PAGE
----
Yesterday, I was talking to a pair of very smart and very ambitious friends. As I told them, I am all for high performing teams, excellence in performance, and I love the restlessness that drives creative people at places like Apple, Pixar, and Facebook. But there is a negative underbelly to this human drive toward achievement. It can become a disease where, no matter how much some people get, they keep wanting more, and the result is not only chronic unhappiness for themselves and those around them, it is also often propels unethical and otherwise inhuman behavior.
The worst examples are seen in the power poisoning and associated delusions among the worst of political leaders, with Libyan leader Muammar Gaddafi and his sons disgusting antics currently playing starring roles on the international stage. But my focus has been on more mundane crimes against humanity. In particular, if the charges are true, the insider trading and other unlawful actions taken by Galleon Group's Raj Rajaratnam, whose trial just started, reflect a similar human flaw. Even more shocking to me is the news this week that Rajat Gupta — former board member at Procter & Gamble and at Goldman Sachs, and former Managing Director of McKinsey — was charged with insider trading. Procter & Gamble and McKinsey are two firms I know pretty well, and while there is a strong focus on excellence in both places, I was troubled because — each in their own way — they are among the most ethical and non-greedy cultures I have ever encountered.
The fact that such a central player in both places fell victim to such apparent bad judgment and greed means, to me, that no matter how wonderful you may think you are as a human-bring,and no matter how good the people around you might be, we are all at risk of falling prey to own greed, status insecurities, and that feeling that comes with power that "the rules are for the little people." Apparently, part of Gupta's defense will be that, if he did leak inside information to Raj Rajaratnam, he personally did not benefit financially (See this New York Times column). To me, this defense is meaningless — at least from a moral perspective — because it simply suggests that Gupta was trying to get more status from Raj Rajaratnam, pay back some old favor, or set the stage for a future one — all signs of greed (and perhaps some insecurity too — often a hallmark of very successful people).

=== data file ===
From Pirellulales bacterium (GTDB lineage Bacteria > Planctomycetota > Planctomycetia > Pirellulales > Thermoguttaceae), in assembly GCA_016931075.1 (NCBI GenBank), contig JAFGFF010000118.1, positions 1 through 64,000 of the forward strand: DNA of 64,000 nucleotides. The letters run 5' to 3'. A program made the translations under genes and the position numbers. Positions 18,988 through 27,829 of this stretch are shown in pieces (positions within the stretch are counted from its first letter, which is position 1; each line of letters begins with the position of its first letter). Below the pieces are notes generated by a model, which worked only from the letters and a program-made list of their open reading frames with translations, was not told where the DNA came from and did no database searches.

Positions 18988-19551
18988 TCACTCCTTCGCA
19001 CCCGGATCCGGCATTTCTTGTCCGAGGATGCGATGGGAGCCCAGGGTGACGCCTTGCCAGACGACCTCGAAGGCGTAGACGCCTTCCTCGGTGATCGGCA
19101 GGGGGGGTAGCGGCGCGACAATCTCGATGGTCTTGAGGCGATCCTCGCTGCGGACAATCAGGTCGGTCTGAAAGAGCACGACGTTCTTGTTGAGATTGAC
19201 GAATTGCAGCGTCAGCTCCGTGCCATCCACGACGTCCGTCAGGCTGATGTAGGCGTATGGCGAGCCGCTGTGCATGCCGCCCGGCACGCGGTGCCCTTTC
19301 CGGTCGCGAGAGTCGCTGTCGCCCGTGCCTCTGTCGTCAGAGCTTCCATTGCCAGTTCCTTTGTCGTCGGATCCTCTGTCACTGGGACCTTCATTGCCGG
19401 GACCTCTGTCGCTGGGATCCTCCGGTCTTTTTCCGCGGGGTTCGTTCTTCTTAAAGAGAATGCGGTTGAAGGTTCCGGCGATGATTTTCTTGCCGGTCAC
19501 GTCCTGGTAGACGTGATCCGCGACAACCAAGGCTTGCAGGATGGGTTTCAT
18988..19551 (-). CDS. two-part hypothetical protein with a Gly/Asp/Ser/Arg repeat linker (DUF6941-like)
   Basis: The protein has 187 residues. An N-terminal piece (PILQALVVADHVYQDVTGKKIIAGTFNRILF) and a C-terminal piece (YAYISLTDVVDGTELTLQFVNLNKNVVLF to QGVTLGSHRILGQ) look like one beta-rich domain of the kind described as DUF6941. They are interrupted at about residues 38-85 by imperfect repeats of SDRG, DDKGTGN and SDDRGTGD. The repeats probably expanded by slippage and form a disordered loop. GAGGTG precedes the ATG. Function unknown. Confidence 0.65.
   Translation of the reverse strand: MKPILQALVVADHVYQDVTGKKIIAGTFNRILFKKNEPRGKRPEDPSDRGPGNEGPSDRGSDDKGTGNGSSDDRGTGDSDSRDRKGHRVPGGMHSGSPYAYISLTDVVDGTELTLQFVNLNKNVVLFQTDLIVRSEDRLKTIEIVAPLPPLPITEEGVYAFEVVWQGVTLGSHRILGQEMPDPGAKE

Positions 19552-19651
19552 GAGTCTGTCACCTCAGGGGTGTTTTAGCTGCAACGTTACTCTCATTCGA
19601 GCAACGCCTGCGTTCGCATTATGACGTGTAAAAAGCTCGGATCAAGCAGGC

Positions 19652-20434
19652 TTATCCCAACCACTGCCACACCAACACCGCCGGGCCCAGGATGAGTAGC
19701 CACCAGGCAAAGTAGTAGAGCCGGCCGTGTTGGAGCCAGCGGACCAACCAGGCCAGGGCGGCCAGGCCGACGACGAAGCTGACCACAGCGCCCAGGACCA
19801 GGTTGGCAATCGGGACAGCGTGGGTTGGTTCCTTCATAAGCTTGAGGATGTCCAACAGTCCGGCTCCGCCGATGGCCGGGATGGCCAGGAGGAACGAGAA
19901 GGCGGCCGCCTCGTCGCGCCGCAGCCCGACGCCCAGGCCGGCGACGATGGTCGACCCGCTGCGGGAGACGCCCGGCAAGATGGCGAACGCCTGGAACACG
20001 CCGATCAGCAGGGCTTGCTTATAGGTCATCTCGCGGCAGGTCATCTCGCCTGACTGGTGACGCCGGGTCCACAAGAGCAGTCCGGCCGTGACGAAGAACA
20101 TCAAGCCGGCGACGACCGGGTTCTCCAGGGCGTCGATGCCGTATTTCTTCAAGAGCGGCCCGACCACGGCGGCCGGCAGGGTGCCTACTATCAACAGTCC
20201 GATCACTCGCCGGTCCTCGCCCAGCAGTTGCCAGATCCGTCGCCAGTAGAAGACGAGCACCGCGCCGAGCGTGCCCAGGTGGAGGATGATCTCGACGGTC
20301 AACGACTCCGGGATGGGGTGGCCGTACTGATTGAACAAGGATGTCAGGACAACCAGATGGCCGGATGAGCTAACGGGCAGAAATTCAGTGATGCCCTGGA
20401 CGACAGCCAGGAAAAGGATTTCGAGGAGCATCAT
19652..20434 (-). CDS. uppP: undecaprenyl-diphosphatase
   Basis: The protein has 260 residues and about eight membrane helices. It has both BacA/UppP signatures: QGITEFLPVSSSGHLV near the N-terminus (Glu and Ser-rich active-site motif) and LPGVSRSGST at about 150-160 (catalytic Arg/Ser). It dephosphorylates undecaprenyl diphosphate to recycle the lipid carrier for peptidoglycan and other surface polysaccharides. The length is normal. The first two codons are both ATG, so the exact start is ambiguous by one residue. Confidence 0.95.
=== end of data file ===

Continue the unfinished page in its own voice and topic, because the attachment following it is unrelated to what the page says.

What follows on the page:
The lesson for all of us, as I emphasized in The No Asshole Rule, is that sometimes it can be remarkably useful to tell yourself "I have enough." Here is an excerpt from a longer post I put-up in early 2007 on the official publication day of The No Asshole. Current events suggest that this lesson from the late Kurt Vonnegut is worth bringing it out again (I edited it lightly for clarity):
The process of writing The No Asshole Rule entailed many fun twists and turns. But the very best thing happened when I wrote for permission to reprint a Kurt Vonnegut poem called "Joe Heller," which was published in The New Yorker. I was hoping that Vonnegut would give me permission to print it in the book, both because I love the poem (more on that later), and Vonnegut is one my heroes. His books including Slaughterhouse Five and Breakfast of Champions had a huge effect on me when I was a teenager— both the ideas and the writing style.